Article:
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Ron Pope reflects on his experiences with Lana Del Rey, Sam Moore, and "A Drop in the Ocean"

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Ron Pope's teacher told his mom he was bound for prison; instead, he became the world's most popular unsigned artist. - NICOLE MAGO
  • Nicole Mago
  • Ron Pope's teacher told his mom he was bound for prison; instead, he became the world's most popular unsigned artist.

'It was the coolest thing that's ever happened in my entire life," says Ron Pope of that one dizzying moment during the finale of last year's Aretha Franklin tribute at Carnegie Hall. "I'm out there singing harmony parts with the background singers, and at some point this arm goes across my back, and a giant hand settles on my right shoulder. And I turn my head, and Sam Moore and I are singing into the same microphone. Just me and Sam, just two friends with their arms around each other, singing an Aretha song onstage at Carnegie Hall, like it's the most normal thing in the world. We were like two inches apart and I'm thinking, "Do I keep singing into this microphone?" Because if I was him, I wouldn't want me singing next to him!"

Actually, Pope may at this point have more name recognition than the tenor half of the legendary soul duo Sam & Dave. The 34-year-old musician's aching piano ballad "A Drop in the Ocean" recently surpassed 250,000,000 plays on Spotify, while his more Springsteen-driven live shows led Uncut magazine to declare him "Atlanta's Answer to The Boss."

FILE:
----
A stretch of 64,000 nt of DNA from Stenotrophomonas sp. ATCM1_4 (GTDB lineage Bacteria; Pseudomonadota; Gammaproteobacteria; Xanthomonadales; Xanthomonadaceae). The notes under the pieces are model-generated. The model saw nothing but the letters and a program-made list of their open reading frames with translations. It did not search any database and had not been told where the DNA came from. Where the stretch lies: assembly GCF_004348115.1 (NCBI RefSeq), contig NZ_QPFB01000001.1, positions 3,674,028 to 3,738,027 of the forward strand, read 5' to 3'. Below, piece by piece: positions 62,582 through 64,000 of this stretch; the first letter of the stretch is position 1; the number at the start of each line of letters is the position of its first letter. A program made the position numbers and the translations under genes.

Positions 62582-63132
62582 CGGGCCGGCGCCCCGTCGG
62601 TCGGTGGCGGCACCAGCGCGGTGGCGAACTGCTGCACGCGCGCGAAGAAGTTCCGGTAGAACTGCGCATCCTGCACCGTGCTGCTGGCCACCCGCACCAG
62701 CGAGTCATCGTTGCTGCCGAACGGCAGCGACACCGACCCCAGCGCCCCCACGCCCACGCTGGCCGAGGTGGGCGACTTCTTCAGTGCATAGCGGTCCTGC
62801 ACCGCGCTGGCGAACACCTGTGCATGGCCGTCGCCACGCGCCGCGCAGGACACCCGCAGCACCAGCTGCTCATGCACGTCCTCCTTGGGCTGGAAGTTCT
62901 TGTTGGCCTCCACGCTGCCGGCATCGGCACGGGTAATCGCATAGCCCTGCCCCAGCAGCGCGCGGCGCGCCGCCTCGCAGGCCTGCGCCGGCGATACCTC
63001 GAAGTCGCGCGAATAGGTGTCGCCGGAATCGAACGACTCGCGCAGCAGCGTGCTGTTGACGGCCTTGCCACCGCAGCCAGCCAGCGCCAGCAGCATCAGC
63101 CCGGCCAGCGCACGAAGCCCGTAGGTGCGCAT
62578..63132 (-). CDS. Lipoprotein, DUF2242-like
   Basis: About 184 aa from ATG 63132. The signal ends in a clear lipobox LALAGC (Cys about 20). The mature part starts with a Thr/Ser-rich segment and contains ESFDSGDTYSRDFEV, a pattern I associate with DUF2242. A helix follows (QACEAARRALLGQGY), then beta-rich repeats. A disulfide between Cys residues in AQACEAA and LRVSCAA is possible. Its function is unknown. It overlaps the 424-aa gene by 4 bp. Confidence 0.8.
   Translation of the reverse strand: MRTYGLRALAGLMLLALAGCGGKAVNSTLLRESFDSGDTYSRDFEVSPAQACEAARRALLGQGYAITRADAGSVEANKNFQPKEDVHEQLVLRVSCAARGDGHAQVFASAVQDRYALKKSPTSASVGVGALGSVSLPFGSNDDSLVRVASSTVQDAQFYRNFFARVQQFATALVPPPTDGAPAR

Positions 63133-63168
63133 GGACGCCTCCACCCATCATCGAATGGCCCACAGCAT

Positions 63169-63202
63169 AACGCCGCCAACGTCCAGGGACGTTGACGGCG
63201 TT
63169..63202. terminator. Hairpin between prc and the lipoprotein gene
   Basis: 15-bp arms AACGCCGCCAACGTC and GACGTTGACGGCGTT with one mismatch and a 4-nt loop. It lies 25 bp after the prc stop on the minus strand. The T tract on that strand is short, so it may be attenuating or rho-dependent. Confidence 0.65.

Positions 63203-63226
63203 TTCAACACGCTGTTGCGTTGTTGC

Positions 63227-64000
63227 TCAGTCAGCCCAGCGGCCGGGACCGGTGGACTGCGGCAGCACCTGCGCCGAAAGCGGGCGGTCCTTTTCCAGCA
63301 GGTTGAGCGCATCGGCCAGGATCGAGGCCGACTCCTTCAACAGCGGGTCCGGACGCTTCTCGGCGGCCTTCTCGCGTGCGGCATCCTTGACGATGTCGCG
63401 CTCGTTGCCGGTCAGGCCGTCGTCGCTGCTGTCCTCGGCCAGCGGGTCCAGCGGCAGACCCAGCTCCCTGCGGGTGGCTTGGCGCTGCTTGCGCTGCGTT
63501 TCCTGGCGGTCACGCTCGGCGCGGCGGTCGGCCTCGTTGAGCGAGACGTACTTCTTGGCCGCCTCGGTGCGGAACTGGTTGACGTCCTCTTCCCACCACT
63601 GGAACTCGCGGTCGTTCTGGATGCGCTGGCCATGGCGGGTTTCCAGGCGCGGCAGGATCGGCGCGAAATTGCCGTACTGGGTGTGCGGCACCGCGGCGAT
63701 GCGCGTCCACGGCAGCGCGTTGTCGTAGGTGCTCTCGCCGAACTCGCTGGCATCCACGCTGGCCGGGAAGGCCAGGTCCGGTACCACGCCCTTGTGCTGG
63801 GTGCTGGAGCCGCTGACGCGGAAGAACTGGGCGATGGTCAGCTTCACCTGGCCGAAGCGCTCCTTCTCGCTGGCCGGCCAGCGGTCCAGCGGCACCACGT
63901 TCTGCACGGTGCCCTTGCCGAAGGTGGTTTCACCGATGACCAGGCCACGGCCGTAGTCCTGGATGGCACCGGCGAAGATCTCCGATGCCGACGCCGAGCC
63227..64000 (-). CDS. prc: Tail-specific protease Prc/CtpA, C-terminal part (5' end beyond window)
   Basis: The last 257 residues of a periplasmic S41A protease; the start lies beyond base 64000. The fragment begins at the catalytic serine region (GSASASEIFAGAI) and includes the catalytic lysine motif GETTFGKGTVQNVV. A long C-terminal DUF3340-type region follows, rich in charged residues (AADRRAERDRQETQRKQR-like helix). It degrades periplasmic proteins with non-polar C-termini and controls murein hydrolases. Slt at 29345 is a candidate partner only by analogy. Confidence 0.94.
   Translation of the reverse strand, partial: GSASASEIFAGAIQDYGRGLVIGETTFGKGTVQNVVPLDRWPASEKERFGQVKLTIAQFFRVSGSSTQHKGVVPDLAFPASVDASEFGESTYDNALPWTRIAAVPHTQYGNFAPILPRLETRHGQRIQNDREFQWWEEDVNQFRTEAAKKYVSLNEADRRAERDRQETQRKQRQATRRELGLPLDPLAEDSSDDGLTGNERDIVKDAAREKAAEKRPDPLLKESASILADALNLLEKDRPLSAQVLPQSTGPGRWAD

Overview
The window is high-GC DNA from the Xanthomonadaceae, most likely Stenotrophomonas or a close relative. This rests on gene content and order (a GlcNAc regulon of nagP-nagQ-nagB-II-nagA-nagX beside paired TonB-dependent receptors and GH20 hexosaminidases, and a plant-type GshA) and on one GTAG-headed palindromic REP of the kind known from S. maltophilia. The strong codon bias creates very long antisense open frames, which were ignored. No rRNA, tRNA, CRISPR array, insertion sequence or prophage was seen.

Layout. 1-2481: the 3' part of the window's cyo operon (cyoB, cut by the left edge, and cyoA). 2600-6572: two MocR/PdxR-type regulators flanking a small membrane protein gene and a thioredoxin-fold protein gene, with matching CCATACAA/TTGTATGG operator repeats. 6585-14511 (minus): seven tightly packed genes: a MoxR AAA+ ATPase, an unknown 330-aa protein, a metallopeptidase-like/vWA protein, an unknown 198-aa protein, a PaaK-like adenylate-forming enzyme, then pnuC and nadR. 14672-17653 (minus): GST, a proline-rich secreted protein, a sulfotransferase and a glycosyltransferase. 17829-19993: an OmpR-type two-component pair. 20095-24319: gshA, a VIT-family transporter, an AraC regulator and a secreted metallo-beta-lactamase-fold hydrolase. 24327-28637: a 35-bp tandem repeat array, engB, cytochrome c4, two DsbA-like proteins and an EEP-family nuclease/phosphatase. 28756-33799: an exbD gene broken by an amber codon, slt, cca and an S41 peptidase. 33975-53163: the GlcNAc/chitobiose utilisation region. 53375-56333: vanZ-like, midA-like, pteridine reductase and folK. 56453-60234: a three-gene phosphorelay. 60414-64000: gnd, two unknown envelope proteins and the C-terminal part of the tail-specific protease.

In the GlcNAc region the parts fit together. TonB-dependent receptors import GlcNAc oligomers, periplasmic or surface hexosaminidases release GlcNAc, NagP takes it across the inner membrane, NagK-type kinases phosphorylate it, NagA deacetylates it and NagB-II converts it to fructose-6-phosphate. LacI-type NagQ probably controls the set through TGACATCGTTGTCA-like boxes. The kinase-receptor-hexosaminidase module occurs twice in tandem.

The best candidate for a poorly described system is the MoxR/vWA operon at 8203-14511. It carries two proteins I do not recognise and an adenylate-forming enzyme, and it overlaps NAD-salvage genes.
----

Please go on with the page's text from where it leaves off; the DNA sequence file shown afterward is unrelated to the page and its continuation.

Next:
In the following interview, Saturday's MeadowGrass headliner talks about Lana Del Rey's vocal range, being the world's most popular unsigned artist, and his mom's ongoing plot against the junior-high teacher who said he was bound for prison.

Indy: I saw an "Ask Me Anything" on reddit in which you described your [2017] Work album as the story of your life from when you were 12 up through today. Why 12? What happened then?

Ron Pope: Well, I had a teacher when I was a kid — I actually had her two years in a row — and she really, really didn't like me. And I really didn't understand why, honestly. But anyway, at some point in the seventh or eighth grade, she took away my Walkman. I guess she saw it on my desk or something, and she took it away from me, so my mom had to come to the school to get it back.

That's messed up.